Post-mining: consolidation of the Lawe riverbanks
In the Nord-Pas-de-Calais coal basin, subsidence bowls are one of the main consequences of coal mining in the 19th and 20th centuries. The town of Bruay-la-Buissière is a case in point. The mining of 103 veins at depths of 100 to 1,200 metres has caused surface subsidence of over 10 metres. Serious topographical evolutions necessitated in changes to the course of the Lawe, which flows through this affected area. Today, these developments are no longer sufficient.
The river was deviated from its original bed. So today, we have a watercourse that's very closed in between very steep and very unstable embankments. The risk is that one or several of these embankments could collapse, block the watercourse and cause flooding upstream. And as part of the town lies beneath the water level, this would result in considerable damage.
So it was indispensable to securitise people who are threatened by flooding while also respecting all environmental constraints. In 2014, the BRGM was appointed by the government to oversee the delegated work to strengthen the riverbanks.
Since May 15th, we have made two stretches of 800 meters of embankments safe. We intervened in all the preliminary work. This consisted in pruning all the trees and clearing the undergrowth on the embankments. Then, due to the fact that the river is very hemmed in, we had to construct heavy gravel worksite tracks and to consolidate the riverbed so that our heavy equipment could manoeuvre in total safety.
Once the access work was completed, the BRGM stripped the embankments that were 2 to 5 meter high. Geotextile was then laid along the banks. On top of this, welded wire mesh was laid. After that, angle sections were hammered into the ground, and the reinforced concrete screening was sprayed on. This support method known as the "Hurpinoise Process" was used on 90% of this stretch of embankments. Only two sectors required a special treatment.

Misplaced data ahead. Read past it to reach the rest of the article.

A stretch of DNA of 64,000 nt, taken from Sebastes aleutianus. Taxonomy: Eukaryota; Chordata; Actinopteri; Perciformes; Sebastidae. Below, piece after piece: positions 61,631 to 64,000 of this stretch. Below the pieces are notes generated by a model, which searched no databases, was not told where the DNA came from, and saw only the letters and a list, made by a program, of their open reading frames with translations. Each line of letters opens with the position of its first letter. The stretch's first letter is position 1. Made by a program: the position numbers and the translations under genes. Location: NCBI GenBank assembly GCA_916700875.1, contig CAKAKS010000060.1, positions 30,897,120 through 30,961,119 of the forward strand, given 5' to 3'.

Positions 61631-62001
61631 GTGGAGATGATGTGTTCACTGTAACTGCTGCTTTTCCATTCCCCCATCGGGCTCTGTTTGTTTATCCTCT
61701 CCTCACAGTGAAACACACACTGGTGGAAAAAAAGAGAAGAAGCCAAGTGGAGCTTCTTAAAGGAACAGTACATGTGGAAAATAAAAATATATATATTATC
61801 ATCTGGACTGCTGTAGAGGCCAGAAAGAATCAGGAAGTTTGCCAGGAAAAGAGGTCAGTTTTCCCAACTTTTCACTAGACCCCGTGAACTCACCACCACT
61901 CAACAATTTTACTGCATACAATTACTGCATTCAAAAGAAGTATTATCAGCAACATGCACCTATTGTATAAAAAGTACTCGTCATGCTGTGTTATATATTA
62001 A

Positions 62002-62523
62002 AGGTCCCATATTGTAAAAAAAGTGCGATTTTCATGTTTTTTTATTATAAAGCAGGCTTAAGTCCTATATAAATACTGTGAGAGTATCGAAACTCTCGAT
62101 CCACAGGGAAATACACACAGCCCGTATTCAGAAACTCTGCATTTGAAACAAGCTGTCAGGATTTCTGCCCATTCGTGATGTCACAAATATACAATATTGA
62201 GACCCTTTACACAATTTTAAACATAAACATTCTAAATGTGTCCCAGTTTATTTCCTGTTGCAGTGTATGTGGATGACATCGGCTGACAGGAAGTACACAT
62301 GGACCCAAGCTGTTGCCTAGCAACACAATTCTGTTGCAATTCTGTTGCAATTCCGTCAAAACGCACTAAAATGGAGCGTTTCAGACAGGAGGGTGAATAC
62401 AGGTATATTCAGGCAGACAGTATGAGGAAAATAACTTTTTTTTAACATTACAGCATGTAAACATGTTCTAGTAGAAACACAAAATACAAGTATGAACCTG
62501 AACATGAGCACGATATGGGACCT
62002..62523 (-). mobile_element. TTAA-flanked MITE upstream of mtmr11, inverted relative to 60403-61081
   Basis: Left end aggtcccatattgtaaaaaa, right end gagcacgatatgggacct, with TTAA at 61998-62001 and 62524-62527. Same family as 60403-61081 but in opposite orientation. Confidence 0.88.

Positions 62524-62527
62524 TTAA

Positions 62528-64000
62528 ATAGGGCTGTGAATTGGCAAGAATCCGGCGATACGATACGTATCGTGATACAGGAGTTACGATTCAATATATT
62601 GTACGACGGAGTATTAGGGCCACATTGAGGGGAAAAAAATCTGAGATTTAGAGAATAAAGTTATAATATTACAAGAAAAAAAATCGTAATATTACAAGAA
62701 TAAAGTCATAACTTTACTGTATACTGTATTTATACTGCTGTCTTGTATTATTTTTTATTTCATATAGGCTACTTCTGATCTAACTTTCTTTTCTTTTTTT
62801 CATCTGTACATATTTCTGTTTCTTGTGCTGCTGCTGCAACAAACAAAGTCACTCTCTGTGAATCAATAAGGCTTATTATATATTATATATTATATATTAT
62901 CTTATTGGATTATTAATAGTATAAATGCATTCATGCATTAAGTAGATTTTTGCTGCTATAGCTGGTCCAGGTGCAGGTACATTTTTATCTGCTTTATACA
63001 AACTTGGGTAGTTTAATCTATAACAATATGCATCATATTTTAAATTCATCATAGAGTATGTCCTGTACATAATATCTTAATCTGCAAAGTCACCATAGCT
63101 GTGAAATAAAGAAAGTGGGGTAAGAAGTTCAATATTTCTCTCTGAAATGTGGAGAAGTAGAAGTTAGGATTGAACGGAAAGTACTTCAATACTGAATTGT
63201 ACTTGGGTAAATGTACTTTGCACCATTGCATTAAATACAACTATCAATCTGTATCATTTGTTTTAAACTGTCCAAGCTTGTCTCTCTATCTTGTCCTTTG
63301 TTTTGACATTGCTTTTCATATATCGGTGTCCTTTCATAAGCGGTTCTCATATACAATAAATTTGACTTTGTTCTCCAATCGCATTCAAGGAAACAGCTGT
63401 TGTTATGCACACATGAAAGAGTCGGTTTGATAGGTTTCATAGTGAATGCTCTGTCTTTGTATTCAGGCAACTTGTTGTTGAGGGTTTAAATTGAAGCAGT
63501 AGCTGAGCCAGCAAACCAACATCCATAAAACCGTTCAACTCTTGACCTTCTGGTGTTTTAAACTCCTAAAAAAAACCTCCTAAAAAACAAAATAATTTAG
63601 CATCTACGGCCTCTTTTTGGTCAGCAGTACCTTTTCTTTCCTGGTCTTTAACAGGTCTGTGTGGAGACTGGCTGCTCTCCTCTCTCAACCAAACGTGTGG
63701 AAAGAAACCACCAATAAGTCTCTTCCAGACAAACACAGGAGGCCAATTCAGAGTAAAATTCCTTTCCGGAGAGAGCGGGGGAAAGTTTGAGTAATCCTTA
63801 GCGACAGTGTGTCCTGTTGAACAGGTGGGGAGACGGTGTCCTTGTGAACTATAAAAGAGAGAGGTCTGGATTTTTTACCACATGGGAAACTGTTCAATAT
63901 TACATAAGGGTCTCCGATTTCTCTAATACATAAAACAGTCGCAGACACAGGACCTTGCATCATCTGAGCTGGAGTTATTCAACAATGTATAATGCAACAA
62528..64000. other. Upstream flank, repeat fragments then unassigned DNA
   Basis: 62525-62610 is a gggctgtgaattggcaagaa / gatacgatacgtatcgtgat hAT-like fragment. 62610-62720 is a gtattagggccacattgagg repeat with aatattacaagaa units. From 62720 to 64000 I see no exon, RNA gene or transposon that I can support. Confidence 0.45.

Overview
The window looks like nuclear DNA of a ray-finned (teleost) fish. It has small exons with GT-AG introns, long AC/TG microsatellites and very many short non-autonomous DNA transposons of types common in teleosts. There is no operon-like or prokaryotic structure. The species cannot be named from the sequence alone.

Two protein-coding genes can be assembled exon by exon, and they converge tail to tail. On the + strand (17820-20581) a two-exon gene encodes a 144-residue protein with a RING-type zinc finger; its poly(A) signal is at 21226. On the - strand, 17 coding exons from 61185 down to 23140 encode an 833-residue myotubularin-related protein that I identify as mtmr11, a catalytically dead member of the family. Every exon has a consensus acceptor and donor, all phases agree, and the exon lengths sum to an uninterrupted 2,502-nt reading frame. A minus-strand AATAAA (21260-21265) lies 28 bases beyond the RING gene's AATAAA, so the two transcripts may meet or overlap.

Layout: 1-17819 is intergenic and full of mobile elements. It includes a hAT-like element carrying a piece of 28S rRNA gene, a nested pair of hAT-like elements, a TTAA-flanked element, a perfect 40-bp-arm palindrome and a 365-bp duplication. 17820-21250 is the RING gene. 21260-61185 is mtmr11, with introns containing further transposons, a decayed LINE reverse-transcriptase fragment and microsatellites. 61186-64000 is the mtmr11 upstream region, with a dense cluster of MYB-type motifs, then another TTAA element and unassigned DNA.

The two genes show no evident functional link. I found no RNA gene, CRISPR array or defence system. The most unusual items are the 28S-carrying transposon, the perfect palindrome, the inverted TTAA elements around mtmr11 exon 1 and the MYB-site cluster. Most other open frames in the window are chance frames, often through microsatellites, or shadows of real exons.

We had a wall too close behind, and we couldn't demolish it and use a classic method. So in front of it, we installed sheet-steel piling to ensure the stability of the wall, which has no foundations. This will also safeguard the house behind the wall.
The sheet-steel piling was put in place with a hydraulic jack. This jack eliminates all vibration problems which could destabilise the brick wall.
Also, along a tiny part of the stretch, on which we had enough grip to reduce the slope of the banks and flatten the earth, we planted an ecological reed garden on the different embankment levels.
Once this work was complete, the banks were rocked up, sodded with grass and planted with numerous species of greenery, all to produce a natural and safe environment.
Depressions formed by subsidence are one of the main consequences of mining in the Nord-Pas-de-Calais coal basin, where coal extraction was systematically followed by blasting the mine cavities rather than infilling. The resulting subsidence has formed localised depressions on the surface, sometimes several metres in diameter, which are liable to modify natural water flows.